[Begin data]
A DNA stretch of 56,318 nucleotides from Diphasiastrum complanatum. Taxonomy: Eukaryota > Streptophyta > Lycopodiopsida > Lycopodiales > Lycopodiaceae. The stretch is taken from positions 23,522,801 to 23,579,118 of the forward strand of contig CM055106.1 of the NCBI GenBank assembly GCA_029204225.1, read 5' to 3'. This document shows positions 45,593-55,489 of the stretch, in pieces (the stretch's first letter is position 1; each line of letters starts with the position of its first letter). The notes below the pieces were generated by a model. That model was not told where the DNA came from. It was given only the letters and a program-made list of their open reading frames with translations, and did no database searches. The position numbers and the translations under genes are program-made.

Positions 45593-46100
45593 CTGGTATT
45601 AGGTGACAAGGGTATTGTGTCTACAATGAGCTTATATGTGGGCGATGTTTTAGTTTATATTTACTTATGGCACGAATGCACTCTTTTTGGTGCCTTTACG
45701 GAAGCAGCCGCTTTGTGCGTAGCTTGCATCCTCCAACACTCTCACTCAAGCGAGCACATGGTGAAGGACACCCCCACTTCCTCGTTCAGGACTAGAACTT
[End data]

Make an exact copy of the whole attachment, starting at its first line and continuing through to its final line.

A DNA stretch of 56,318 nucleotides from Diphasiastrum complanatum. Taxonomy: Eukaryota > Streptophyta > Lycopodiopsida > Lycopodiales > Lycopodiaceae. The stretch is taken from positions 23,522,801 to 23,579,118 of the forward strand of contig CM055106.1 of the NCBI GenBank assembly GCA_029204225.1, read 5' to 3'. This document shows positions 45,593-55,489 of the stretch, in pieces (the stretch's first letter is position 1; each line of letters starts with the position of its first letter). The notes below the pieces were generated by a model. That model was not told where the DNA came from. It was given only the letters and a program-made list of their open reading frames with translations, and did no database searches. The position numbers and the translations under genes are program-made.

Positions 45593-46100
45593 CTGGTATT
45601 AGGTGACAAGGGTATTGTGTCTACAATGAGCTTATATGTGGGCGATGTTTTAGTTTATATTTACTTATGGCACGAATGCACTCTTTTTGGTGCCTTTACG
45701 GAAGCAGCCGCTTTGTGCGTAGCTTGCATCCTCCAACACTCTCACTCAAGCGAGCACATGGTGAAGGACACCCCCACTTCCTCGTTCAGGACTAGAACTT